### Monte Carlo Integration

Often times, we can’t solve integrals analytically and must resort to numerical methods. Among these include Monte Carlo integration. As you may remember, the integral of a function can be interpreted as the area under a function’s curve. Monte Carlo integration works by evaluating a function at different random points between a and b, adding up the area of the rectangles and taking the average of the sum. As the number of points increases, the result approaches to the actual solution to the integral.

Monte Carlo integration expressed algebraically:

Compared to other numerical methods, Monte Carlo integration is particularly well suited for computing the area of odd shapes.

In the proceeding section, we’ll see how we can use Monte Carlo integration to determine the posterior probability when we know the prior and likelihood, but are lacking the normalizing constant.

### Bayesian Statistics In a Nutshell

The posterior probability refers to a specific term in Baye’s formula.

Baye’s theorem can be used to calculate the probability that a person who tests positive on a screening test for a particular disease actually has the disease.

We would use this formula if we already know P(A), P(B) and P(B|A) but want to know P(A|B). For example, say we’re testing for a rare disease that infects 1% of the population. Medical professionals have developed a highly sensitive and specific test, which is not quite perfect.

- 99% of sick patients test positive
- 99% of healthy patients test negative

Bayes theorem tells us that:

Suppose we had 10,000 people, 100 are sick and 9,900 are healthy. Moreover, after giving all of them the test we’d get 99 sick people testing sick, but 99 healthy people testing sick as well. Thus, we’d end up with the following probabilities.

**p(sick) = 0.01**

**p(not sick) = 1–0.01 = 0.99**

**p(+|sick) = 0.99**

**p(+|not sick) = 0.01**

#### Bayes’ Theorem applied to probability distributions

In the previous example, we assumed the prior probability a person is sick was a known quantity of exactly .001. However, in the real world, it is unreasonable to believe that this probability of .001 is in fact so precise. The probability that a given person is sick will vary widely depending on their age, sex, weight, etc. In general, our knowledge of a given prior probability is far from perfect because it is derived from previous samples (meaning different populations may give different estimates of the prior probability). In Bayesian statistics, we may replace this value of .001 with a distribution for the prior probability that captures our prior uncertainty about its true value. The inclusion of a prior probability distribution ultimately produces a posterior probability that is also no longer a single quantity; rather, the posterior becomes a probability distribution as well. This is in contrast to the classical perspective, which assumes parameters are fixed quantities.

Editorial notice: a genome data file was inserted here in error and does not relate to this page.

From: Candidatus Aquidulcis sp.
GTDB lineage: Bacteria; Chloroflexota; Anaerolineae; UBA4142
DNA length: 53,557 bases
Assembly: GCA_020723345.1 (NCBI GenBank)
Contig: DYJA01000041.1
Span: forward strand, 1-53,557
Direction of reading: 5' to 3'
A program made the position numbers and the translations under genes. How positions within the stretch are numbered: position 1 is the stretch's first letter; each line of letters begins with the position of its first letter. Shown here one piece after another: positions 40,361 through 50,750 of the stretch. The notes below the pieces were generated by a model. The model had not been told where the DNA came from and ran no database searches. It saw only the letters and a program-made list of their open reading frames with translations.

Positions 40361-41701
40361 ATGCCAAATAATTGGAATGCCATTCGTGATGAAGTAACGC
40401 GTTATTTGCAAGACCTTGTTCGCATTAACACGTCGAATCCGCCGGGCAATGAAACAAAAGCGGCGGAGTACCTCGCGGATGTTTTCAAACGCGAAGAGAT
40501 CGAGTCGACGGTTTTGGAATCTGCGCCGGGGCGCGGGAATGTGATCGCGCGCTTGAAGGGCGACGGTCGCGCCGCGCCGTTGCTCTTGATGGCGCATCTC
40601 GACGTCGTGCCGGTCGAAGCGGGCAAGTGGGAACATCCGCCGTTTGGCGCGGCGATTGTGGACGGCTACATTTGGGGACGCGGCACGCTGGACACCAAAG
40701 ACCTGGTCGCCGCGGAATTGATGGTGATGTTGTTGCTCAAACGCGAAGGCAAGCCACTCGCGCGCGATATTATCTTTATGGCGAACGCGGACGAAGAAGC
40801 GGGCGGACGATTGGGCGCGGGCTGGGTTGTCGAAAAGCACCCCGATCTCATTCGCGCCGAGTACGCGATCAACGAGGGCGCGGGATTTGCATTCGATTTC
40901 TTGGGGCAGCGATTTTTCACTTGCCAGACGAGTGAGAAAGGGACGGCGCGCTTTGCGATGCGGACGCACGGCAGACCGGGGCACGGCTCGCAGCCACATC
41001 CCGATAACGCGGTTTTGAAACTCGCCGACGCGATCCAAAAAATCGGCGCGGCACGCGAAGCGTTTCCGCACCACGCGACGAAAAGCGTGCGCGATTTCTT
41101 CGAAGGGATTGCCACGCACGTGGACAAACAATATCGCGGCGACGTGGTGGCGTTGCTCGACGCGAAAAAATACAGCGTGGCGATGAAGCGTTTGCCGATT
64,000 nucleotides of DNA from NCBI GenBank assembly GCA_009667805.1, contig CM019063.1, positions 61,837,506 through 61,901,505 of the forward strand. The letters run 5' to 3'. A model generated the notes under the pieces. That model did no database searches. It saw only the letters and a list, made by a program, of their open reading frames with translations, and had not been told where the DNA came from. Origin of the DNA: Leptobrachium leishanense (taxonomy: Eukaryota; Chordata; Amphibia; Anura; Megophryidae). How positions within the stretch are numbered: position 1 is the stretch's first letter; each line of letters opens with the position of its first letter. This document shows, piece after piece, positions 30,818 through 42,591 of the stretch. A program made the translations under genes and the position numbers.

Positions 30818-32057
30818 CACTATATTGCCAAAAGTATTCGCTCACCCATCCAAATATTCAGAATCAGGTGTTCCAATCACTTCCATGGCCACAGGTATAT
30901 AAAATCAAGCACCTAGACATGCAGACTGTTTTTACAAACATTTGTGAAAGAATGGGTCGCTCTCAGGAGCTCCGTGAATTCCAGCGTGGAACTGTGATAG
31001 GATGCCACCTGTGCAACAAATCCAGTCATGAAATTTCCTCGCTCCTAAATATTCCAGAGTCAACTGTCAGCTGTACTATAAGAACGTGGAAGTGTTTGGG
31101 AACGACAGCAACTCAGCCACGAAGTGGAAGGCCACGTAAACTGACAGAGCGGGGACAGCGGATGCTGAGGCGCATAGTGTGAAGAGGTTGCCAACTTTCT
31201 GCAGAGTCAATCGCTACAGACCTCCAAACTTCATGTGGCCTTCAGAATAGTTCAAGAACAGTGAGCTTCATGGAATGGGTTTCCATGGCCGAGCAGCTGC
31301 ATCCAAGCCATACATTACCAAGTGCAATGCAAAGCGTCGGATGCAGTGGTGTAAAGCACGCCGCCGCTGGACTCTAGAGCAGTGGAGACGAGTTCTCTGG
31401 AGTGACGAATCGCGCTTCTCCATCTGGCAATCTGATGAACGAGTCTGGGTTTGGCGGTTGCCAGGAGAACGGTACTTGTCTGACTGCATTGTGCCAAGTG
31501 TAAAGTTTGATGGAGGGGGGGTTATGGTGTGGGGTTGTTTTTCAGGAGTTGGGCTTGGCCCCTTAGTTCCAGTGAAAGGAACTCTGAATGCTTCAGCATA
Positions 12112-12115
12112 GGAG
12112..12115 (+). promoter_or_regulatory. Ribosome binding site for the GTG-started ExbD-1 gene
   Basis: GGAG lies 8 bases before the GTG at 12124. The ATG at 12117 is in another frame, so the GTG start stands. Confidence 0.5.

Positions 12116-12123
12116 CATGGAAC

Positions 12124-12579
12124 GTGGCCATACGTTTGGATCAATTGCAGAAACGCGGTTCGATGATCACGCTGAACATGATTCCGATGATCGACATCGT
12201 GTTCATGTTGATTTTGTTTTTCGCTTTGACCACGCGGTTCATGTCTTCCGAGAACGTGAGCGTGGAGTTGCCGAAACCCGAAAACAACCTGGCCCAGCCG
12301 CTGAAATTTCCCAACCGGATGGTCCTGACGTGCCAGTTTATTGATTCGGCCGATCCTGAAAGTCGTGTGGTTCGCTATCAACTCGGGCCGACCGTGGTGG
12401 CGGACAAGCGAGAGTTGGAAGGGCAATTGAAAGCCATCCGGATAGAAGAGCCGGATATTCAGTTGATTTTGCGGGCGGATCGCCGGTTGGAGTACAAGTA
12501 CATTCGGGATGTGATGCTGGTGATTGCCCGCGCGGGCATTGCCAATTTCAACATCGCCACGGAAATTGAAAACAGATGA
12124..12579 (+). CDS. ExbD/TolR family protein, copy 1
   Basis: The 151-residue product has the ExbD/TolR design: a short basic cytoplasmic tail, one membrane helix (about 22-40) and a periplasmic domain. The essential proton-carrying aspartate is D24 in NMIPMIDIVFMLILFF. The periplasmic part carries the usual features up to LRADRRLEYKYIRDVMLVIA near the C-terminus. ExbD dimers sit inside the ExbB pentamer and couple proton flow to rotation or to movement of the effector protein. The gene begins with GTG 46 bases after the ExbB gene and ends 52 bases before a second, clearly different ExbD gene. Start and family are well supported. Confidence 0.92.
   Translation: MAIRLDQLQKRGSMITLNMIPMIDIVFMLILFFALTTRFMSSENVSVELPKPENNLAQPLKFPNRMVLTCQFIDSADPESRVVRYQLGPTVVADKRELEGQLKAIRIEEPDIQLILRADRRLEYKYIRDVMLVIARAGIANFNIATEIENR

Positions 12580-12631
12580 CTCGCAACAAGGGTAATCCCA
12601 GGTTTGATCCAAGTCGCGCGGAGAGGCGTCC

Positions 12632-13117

### Normalizing constant

As we saw in the articles on Gibbs Sampling and Metropolis-Hasting, Monte Carlo methods can be used to compute the posterior probability distribution when the normalizing constant is not known.

Let’s explore why we need a normalizing constant in the first place. In probability theory, a normalizing constant is a constant by which a function must be multiplied so the area under its graph is 1. Still not clear? Let’s take a look at an example.

Recall that the function of a normal distribution can be written as:

The square root of two pi is the normalizing constant.

Let’s examine how we went about determining it. We start with the following function (assumes that mean is 0, and the variance is 1):

If we drew it out, it would form a bell shape curve.

The problem lies in the fact that if we took the area under the curve, it wouldn’t be equal to 1, which is required for it to be a probability density function. Therefore, we divide the function by the result of the integral (the normalizing constant).

Going back to the issue at hand, that is, how to compute the posterior probability without the normalizing constant… As it turns out, for a continuous sample space, the normalizing constant can be rewritten as:

At this point, you should be thinking Monte Carlo integration!

### Python Code

Let’s take a look at how we could go about determining the posterior probability by performing Monte Carlo Integration in Python. We start off by importing the required libraries, and setting the random seed to ensure the results are reproducible.

```
import os
import sys
import matplotlib.pyplot as plt
import numpy as np
import pandas as pd
import scipy.stats as st
```

`np.random.seed(42)`

We then set the values of the parameters of the beta and binomial distributions.

```
a, b = 10, 10
n = 100
h = 59
thetas = np.linspace(0, 1, 200)
```

The domain of probability density function ranges from 0 to 1. Therefore, we can simplify the equation.

In code, the preceding equation is written as follows:

```
prior = st.beta(a, b).pdf(thetas)
likelihood = st.binom(n, thetas).pmf(h)
post = prior * likelihood
post /= (post.sum() / len(thetas))
```

Finally, we visualize the probability density functions of the prior, posterior, and likelihood.

```
plt.figure(figsize=(12, 9))
plt.plot(thetas, prior, label='Prior', c='blue')
plt.plot(thetas, n*likelihood, label='Likelihood', c='green')
plt.plot(thetas, post, label='Posterior', c='red')
plt.xlim([0, 1])
plt.xlabel(r'$\theta$', fontsize=14)
plt.ylabel('PDF', fontsize=16)
plt.legend();
```

### Conclusion

Monte Carlo integration is a numerical method for solving integrals. It works by evaluating a function at random points, summing said values, and then computing their average.